Leading American Internet businessmen warn that the draconian anti-piracy bill copyright on the verge of being passed by Congress would let the US government use censorship techniques "similar to those used by China, Malaysia and Iran."
If you want to know what the United States would look like after these bills are passed, just look at what's been happening in Russia. The Russian government has been crushing dissent under the pretext of enforcing copyright law.
As the New York Times noted last year:
Across Russia, the security services have carried out dozens of similar raids against outspoken advocacy groups or opposition newspapers in recent years. Security officials say the inquiries reflect their concern about software piracy, which is rampant in Russia. Yet they rarely if ever carry out raids against advocacy groups or news organizations that back the government.
[A] review of these cases indicates that the security services often seize computers whether or not they contain illegal software. The police immediately filed reports saying they had discovered such programs, before even examining the computers in detail. The police claims have in numerous instances been successfully discredited by defendants when the cases go before judges.
The plainclothes officers who descended upon the Baikal Wave headquarters said they were from the division that investigated commercial crime. But the environmentalists said they noticed at least one officer from the antiextremism department, which tracks opposition activists and had often conducted surveillance on the group.
Baikal Wave’s leaders said they had known that the authorities used such raids to pressure advocacy groups, so they had made certain that all their software was legal.
But they quickly realized how difficult it would be to defend themselves.
They said they told the officers that they were mistaken, pulling out receipts and original Microsoft packaging to prove that the software was not pirated. The police did not appear to take that into consideration. A supervising officer issued a report on the spot saying that illegal software had been uncovered.
Before the raid, the environmentalists said their computers were affixed with Microsoft’s “Certificate of Authenticity” stickers that attested to the software’s legality. But as the computers were being hauled away, they noticed something odd: the stickers were gone.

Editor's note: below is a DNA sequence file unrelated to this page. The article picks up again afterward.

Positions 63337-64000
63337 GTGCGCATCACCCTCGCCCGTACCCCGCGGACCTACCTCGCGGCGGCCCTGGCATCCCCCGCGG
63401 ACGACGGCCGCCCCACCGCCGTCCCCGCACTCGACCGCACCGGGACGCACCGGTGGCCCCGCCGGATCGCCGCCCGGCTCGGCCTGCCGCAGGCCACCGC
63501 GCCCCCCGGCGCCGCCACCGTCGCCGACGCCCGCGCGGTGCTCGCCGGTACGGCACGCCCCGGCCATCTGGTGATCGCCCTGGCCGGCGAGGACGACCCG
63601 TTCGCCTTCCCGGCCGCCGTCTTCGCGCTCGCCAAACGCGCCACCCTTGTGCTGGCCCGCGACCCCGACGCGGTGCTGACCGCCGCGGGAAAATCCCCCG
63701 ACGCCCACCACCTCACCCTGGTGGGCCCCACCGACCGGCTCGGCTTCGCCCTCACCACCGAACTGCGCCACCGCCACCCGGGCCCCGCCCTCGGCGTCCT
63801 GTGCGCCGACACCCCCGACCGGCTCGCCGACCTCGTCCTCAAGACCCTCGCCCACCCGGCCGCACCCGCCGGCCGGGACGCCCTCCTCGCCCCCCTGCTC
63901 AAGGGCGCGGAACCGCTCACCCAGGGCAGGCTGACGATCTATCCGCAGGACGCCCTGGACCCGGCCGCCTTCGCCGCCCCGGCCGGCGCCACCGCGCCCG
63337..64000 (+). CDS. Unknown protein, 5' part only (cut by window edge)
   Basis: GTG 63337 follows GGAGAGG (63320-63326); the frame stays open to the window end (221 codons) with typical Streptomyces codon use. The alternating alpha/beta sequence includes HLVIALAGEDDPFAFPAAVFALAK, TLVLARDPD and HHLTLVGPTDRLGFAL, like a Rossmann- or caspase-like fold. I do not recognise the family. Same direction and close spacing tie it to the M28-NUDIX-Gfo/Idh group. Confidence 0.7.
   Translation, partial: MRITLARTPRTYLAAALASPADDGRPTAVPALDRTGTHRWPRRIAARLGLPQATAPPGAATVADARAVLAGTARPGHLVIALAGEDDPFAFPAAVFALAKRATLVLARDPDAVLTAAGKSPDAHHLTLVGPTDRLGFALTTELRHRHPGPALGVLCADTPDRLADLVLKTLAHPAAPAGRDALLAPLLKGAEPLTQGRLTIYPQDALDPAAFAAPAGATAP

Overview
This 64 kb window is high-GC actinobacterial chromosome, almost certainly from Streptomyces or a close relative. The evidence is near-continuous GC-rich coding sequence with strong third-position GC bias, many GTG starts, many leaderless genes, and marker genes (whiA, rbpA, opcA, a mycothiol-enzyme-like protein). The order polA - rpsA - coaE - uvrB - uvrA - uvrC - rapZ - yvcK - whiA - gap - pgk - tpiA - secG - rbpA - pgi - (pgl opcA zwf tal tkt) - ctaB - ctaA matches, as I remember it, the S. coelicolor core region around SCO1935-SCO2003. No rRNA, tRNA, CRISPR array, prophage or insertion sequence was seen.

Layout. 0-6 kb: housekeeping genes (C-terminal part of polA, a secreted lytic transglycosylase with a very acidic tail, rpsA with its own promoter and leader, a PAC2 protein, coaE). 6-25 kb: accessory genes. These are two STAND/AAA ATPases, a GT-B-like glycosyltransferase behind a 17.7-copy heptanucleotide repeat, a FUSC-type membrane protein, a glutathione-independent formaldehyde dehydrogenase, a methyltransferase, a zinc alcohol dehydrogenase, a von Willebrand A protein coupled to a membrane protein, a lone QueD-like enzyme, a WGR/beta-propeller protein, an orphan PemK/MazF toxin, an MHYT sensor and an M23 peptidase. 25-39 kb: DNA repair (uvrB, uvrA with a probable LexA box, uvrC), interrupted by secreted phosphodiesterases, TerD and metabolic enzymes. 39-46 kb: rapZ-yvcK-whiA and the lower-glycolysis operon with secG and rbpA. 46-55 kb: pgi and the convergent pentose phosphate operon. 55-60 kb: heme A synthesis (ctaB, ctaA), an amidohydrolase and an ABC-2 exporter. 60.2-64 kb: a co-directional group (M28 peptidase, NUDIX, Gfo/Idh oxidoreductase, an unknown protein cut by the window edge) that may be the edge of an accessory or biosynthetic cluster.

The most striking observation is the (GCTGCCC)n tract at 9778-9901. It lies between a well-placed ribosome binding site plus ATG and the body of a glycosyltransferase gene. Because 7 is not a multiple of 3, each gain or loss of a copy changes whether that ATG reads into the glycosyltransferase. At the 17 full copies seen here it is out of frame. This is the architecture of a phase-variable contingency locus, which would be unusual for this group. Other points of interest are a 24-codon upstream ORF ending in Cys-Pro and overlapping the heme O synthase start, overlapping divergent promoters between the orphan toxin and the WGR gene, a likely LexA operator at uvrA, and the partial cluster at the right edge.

In all, 12 computers were confiscated. The group’s Web site was disabled, its finances left in disarray, its plans disclosed to the authorities.
The police also obtained personnel information from the computers. In the following weeks, officers tracked down some of the group’s supporters and interrogated them.
“The police had one goal, which was to prevent us from working,” said Galina Kulebyakina, a co-chairwoman of Baikal Wave. “They removed our computers because we actively took a position against the paper factory and forcefully voiced it.”
“They can do pretty much what they want, with impunity,” she said.
Mr. Kurt-Adzhiyev said he now realized that the authorities were not so much interested in convictions as in harassing opponents. Even if the inquiries are abandoned, they are debilitating when they require months to defend.
Since the American copyright bills (SOPA and PIPA) target online activities, the same thing happening to Russian critics' computers could happen to the websites of any Americans who criticize the government, the too big to fail banks, or any of the other powers-that-be.
Indeed, the American copyright bill is modeled after the Chinese system. As I noted Monday:
Given that Joe Lieberman said that America needs an internet kill switch like China, that the U.S. economy has turned socialist (at least for friends of those with control of the money spigot), and that the U.S. government used communist Chinese torture techniques specifically designed to produce false confessions in order to sell the Iraq war, I guess that the bill’s Chinese-style censorship is not entirely surprising.
Of course, it might seem over-the-top to worry about copyright laws being used to stifle government criticism in America ... if it weren't for the fact that:
- The U.S. government has been using anti-terrorism laws to crush dissent
- In modern America, questioning war, protesting anything, asking questions about pollution or about Wall Street shenanigans, supporting Ron Paul, being a libertarian, holding gold, stocking up on more than 7 days of food, or liking the Founding Fathers may get you labeled as a suspected terrorist